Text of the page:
Arsenal striker Eduardo has seen his two-match UEFA Champions League ban overturned by European football's governing body.
The Croatia international was handed the punishment after tumbling to the ground to win a penalty in the second leg of the qualifying showdown against Celtic.
Television replays showed that Bhoys goalkeeper Artur Boruc had made no contact with the Gunners forward and Uefa subsequently charged Eduardo with 'deceiving the referee' and issued the two-game penalty.
The North London club responded to the announcement by stating their "deep frustration" with the decision and issued an immediate appeal.
Uefa's Appeals Body have accepted the plea from Arsene Wenger's side and Eduardo's suspension has been dropped, leaving him free to feature in their opening Group H clash away to Standard Liege on Wednesday.
A statement from Uefa on their official website read: "Following examination of all the evidence, notably the declarations of both the referee and the referees' assessor, as well as the various video footage, it was not established to the panel's satisfaction that the referee had been deceived in taking his decision on the penalty."
Arsenal welcomed their successful appeal, claiming that they were able to prove that Boruc had made contact with the forward.
A statement on the club's official website read: "We are grateful that the appeal body focused on the evidence and made the right decision in this case.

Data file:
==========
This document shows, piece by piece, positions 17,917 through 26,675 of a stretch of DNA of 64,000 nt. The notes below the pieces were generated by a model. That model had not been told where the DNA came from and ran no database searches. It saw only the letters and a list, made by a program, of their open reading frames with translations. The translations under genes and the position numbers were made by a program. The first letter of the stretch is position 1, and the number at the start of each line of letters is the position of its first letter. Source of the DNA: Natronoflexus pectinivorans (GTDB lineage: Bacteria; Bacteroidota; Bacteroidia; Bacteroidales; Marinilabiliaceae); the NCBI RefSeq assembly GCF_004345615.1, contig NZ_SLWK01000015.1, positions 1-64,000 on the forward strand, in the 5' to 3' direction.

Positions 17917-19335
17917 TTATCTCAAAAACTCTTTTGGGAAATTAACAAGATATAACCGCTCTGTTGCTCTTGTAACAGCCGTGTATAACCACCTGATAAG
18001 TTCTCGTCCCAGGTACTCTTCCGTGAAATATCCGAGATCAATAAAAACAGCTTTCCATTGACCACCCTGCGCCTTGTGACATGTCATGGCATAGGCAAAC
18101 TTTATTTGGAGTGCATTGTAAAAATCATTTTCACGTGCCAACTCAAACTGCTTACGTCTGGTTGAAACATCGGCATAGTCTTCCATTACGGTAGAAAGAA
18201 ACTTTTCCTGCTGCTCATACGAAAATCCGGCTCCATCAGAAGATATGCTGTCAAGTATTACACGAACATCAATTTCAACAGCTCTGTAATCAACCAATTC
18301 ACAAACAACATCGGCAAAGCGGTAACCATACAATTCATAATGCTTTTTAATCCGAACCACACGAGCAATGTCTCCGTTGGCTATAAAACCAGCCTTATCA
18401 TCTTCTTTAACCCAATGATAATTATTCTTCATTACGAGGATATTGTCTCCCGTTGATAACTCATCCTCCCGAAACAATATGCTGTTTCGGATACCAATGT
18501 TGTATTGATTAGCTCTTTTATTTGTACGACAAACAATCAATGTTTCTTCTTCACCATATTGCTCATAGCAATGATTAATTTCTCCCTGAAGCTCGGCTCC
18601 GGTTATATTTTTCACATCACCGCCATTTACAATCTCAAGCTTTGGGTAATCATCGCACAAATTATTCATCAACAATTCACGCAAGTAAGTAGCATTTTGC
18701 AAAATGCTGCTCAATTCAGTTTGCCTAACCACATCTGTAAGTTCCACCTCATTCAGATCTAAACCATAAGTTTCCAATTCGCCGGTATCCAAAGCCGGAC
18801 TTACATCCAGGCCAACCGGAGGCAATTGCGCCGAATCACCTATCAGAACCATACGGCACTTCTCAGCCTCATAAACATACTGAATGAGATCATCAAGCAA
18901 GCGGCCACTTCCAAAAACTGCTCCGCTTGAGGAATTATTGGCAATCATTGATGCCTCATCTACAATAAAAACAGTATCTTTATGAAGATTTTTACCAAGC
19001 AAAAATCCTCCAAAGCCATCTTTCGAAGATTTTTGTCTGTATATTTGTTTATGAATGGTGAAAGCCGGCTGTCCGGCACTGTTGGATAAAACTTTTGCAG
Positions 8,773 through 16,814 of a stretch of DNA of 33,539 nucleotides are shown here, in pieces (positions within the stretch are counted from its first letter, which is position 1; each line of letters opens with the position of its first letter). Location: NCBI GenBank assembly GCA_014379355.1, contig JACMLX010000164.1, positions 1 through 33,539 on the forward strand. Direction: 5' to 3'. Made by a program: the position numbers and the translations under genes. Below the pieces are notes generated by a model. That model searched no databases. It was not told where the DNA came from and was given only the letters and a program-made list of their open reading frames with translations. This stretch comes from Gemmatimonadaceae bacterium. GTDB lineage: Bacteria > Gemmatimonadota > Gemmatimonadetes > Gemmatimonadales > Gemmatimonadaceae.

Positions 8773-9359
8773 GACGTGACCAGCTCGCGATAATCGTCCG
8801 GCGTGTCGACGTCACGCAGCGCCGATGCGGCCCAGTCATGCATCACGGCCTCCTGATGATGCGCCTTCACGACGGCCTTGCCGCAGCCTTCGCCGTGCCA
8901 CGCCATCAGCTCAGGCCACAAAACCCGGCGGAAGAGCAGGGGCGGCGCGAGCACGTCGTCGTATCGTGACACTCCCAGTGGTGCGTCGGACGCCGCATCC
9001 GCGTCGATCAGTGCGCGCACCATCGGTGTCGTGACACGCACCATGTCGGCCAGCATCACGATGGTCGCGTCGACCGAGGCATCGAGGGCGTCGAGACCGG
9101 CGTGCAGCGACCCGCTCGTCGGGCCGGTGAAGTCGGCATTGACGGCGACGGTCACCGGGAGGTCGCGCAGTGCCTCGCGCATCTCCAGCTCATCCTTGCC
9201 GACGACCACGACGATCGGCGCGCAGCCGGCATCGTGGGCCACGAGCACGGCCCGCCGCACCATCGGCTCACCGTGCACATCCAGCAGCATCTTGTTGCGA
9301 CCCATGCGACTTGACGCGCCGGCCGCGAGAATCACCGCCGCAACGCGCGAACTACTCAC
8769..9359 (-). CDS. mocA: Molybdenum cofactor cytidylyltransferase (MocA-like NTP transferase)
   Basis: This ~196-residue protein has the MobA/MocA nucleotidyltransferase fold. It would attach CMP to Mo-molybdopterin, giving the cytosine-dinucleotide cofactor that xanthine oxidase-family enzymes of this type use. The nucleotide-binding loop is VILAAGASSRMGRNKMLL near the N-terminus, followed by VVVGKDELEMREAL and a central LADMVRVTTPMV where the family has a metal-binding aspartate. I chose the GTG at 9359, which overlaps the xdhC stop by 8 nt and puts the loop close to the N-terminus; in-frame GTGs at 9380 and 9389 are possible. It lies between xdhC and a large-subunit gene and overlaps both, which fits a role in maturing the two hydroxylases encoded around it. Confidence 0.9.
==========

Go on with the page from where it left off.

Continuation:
"We were able to show that there was contact between the goalkeeper and Eduardo and that the decision of the Uefa disciplinary body should be annulled.
"We fully support the drive for fair play in football and believe it is important that Uefa provide clear and comprehensive standards that will be consistently enforced going forward.
"We are glad to put this incident behind us and concentrate on the games ahead."
Eduardo has also hailed Uefa's decision, insisting that he would never attempt to cheat during a match, while hinting that the horror injury he sustained against Birmingham last year may have had an impact on how he went to ground.
He said: "I'm very pleased that we have finally arrived at the truth. All we needed to do was to prove what happened and we have managed to do that. This decision makes me feel a lot better.
"I certainly feel relieved now. I have had great support from my family, friends and of course everyone at the club.
"Now I just want to forget about this and think about our match against Standard Liege on Wednesday. I was always prepared for the match in Belgium because I had good feeling and I always remained positive about the outcome. Now we have a final result, I can now look forward to helping the team on Wednesday night.
"All I remember of the incident is that as soon as I had possession of the ball I headed towards goal at full speed. I was very close to the Celtic keeper and felt contact on my foot and then lost my balance. I know perhaps more than anyone else that when you have contact at speed it can be dangerous.
"I just want to say that I'm a fair player. To score goals you must take your opportunities and I'm not the type of player who needs to be dishonest to score goals."